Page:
But they didn't do that. And they are rigging the system. They are suppressing voters. And until the DOJ cases are heard, the McCrorys and Perrys will be taking away one of the most basic, one of the most important rights in America, the right to vote.
Join us at the No More Names Rally tomorrow, Thursday, September 19th at 10:30AM at the US Capitol Building.
Columbine, Fort Hood, Aurora, Newtown and now Navy Yard. How many more lives must be lost before Congress takes action on gun control? How many more names will be added to the list of people killed in mass shootings?
Many of these shootings might have been prevented, fewer lives might have been lost, if only our government passed common sense protections like universal background checks.
Our lax gun laws have made us a supplier of criminals and terrorists. One member of Al Queda even recommended that terrorists come to America to purchase guns. He said, "America is absolutely awash with easily obtainable ﬁrearms. You can go down to a gun show... and come away with a fully automatic assault riﬂe without a background check and, most likely, without having to show an identiﬁcation card. So what are you waiting for?"
So what are our lawmakers waiting for? Common sense gun laws that protect Americans are past due. We must demand action.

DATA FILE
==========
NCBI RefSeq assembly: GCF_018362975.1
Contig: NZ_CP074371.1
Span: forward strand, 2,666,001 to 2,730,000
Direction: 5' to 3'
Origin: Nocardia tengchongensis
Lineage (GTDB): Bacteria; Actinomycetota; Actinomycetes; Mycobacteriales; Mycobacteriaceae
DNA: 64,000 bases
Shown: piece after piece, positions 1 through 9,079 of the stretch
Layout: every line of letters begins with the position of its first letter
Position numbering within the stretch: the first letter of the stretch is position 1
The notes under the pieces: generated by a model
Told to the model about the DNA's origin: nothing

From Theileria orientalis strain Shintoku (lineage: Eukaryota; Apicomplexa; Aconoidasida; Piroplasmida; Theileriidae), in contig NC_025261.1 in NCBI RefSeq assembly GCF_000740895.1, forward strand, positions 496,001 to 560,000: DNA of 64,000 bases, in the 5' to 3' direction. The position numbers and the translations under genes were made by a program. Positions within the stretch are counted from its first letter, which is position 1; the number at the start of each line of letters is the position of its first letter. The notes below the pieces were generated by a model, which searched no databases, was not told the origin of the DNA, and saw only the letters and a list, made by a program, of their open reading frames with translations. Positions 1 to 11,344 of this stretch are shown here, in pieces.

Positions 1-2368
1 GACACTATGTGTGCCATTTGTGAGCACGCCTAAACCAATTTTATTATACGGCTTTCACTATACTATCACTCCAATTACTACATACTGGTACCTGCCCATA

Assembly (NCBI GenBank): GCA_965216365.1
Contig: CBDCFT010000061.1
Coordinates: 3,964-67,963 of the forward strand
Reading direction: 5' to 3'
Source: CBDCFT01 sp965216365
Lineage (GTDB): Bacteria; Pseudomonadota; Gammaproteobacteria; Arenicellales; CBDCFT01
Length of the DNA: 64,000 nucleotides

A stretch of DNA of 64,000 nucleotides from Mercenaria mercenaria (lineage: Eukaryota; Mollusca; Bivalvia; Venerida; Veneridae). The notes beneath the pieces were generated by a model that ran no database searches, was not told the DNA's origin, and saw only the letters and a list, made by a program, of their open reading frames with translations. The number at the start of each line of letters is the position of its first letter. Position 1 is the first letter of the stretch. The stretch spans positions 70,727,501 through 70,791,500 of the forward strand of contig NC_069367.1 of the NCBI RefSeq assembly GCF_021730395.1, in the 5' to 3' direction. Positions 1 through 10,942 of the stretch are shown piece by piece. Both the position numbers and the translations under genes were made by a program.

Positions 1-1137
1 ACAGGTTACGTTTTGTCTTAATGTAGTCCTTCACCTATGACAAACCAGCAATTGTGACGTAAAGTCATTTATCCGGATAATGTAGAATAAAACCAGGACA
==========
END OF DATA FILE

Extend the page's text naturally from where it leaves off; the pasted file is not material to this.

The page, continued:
Join us at the No More Names Rally tomorrow, Thursday, September 19th at 10:30AM at the US Capitol Building.
It is past time to make a change. Every day the government waits to pass common sense laws is another chance for more lives to be lost to gun violence.
For more information on the rally, visit nomorenames.org.
A victory in Colorado for the NRA does not mean a total loss for progressives.
Two progressive champions have been ousted from the Colorado state Senate in its first ever state recall. State Senate President John Morse and Senator Angela Giron lost their seats yesterday to their Republican challengers. The senators faced recall after voting for common sense gun safety laws that would institute universal background checks and limit the number of rounds a gun magazine can hold to 15. These results do not change everything though.
The recall does not affect the common sense legislation that passed earlier this year.
The gun safety laws were supported by an overwhelming majority of Coloradans. Because of Morse and Giron's votes, now it is harder for criminals to get their hands on guns. These laws are on the books, and no amount of bullying will change that.
Democrats are still the majority party.